Transcend low energy tiny homes -propane gas discussion

Do you use propane gas systems?

Not at this time. After months of deliberation and input from hundreds of users, we have concluded a couple of things...

Our low energy composite tiny home is so energy efficient, that a discussion of reducing energy costs starts to go down the road of splitting hairs right away. Our tiny home is so well insulated and airtight, that you will use very little if any heat in the winter. When you are living in the home, body heat from a couple of people and heat from cooking is usually enough. Heating water with electric, when setup properly, can also be efficient. The answer to this is not the same for all tiny homes.

Factor 1: Convenience.

I lived in an RV fulltime for 10 years, and we had to go out and get propane tanks sometimes filled as often as once a week when it was cold. It takes about 2 hours to take off an empty tank, go get it filled, and lift up a heavy tank and re-attach the connection. This is inconvenient in bad weather or icy conditions. They always run empty at the worst time. 

Factor 2: Simple is better.

Having another full system of propane tanks, brackets to hold them, hoses, regulators, an automatic switch over valve, delivery lines with joints, flexible feed lines, shut-off valves, and low point moister traps, adds a lot of fixed and moving parts. Tiny home living is supposed to be about simplicity and convenience. 

Factor 3: Counting the costs.

The cost of the propane parts and systems can add $1,500 to the price of the home. (Not counting the extra costs in appliances). In an Ultra Low Energy home, the return on investment for the additional propane equipment may never pay back.

Factor 4: Maintenance.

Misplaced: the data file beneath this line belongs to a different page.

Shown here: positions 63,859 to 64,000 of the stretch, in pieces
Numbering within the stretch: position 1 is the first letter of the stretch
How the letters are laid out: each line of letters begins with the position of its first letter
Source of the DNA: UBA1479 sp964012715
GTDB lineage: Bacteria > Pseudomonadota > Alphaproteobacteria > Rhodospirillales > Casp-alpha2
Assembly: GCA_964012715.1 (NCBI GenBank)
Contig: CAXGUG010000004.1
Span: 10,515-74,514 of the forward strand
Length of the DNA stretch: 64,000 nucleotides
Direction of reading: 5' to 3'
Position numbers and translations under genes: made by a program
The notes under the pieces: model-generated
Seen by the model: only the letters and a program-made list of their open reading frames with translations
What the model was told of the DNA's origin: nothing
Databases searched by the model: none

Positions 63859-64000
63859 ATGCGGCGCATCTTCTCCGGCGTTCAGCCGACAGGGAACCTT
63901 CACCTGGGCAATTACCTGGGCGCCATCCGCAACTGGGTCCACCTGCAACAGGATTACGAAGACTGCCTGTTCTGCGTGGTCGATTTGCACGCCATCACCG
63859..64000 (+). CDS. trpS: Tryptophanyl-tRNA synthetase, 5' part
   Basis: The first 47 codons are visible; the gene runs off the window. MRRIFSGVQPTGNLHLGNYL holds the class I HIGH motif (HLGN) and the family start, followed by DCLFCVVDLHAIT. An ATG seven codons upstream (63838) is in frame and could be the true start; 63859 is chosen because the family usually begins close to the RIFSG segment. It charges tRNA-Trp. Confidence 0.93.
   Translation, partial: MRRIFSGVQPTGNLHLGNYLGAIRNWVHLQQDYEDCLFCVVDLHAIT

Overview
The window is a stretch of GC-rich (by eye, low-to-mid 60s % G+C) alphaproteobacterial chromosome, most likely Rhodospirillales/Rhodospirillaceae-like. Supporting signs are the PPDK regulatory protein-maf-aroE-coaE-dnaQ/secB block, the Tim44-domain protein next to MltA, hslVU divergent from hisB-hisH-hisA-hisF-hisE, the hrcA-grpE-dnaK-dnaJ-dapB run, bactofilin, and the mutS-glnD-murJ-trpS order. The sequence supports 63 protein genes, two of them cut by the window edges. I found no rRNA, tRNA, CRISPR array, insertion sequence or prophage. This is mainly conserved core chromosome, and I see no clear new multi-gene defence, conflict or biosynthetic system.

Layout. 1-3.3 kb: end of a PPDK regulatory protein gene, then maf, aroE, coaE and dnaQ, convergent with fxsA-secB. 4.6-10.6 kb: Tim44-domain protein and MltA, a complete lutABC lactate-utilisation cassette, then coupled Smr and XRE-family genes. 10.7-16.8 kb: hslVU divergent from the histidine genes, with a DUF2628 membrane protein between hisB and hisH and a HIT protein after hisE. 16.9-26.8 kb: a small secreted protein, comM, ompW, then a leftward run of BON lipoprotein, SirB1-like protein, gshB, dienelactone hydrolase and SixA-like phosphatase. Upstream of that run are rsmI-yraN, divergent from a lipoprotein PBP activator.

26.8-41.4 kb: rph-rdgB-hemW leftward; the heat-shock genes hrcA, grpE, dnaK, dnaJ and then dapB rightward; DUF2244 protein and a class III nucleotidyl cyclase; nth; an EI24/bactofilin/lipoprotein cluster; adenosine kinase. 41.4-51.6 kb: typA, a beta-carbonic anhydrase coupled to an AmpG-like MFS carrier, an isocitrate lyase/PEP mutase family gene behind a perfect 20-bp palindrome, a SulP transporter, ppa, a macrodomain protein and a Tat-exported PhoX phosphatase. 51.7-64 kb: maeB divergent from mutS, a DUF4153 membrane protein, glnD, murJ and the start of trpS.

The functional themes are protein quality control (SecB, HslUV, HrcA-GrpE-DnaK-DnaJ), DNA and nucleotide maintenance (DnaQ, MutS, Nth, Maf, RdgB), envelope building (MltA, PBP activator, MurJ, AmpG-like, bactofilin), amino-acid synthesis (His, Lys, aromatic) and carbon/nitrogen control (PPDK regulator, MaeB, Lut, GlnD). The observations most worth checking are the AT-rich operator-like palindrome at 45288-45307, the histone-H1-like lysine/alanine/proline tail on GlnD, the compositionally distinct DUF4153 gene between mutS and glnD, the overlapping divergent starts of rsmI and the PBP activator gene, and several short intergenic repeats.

The more parts you have, the more ongoing expense and maintenance that goes along with it. Gas lines need regular maintenance to be sure they are operating properly, and efficiently. Propane regulators have a limited life and need to be replaced from time to time. Propane tanks have a date stamp, and also have a limited lifetime.

Factor 5: Safety and peace of mind.

Electric is a safer and a more elegant solution. If propane is used, you need a propane gas leak detection system installed in the house to monitor for propane leaks 24/7/365. More to maintain, and batteries to change out. No need to worry about a gas leak in your house, if you don't have propane.

Factor 6: Weight.

Our unit was born in composite, aerospace technologies. Adding a propane system adds a lot of weight. Everything in this home, down to the smallest item is carefully weighed and debated to be sure it fits the top level goals of the whole project. The lighter it is the less it costs you to tow it because you need less fuel. The largest savings comes from using a smaller and lighter truck. If you can buy and maintain a 3/4 ton truck, instead of a dual wheel one ton truck, you are way ahead of the game saving thousands of dollars.

Money saved beats money earned. You don't pay taxes on money saved.

We consider all aspects of tiny living to find the best balance of price, cost of ownership, and simple convenient living. 

Transcend Tiny Homes -Leaf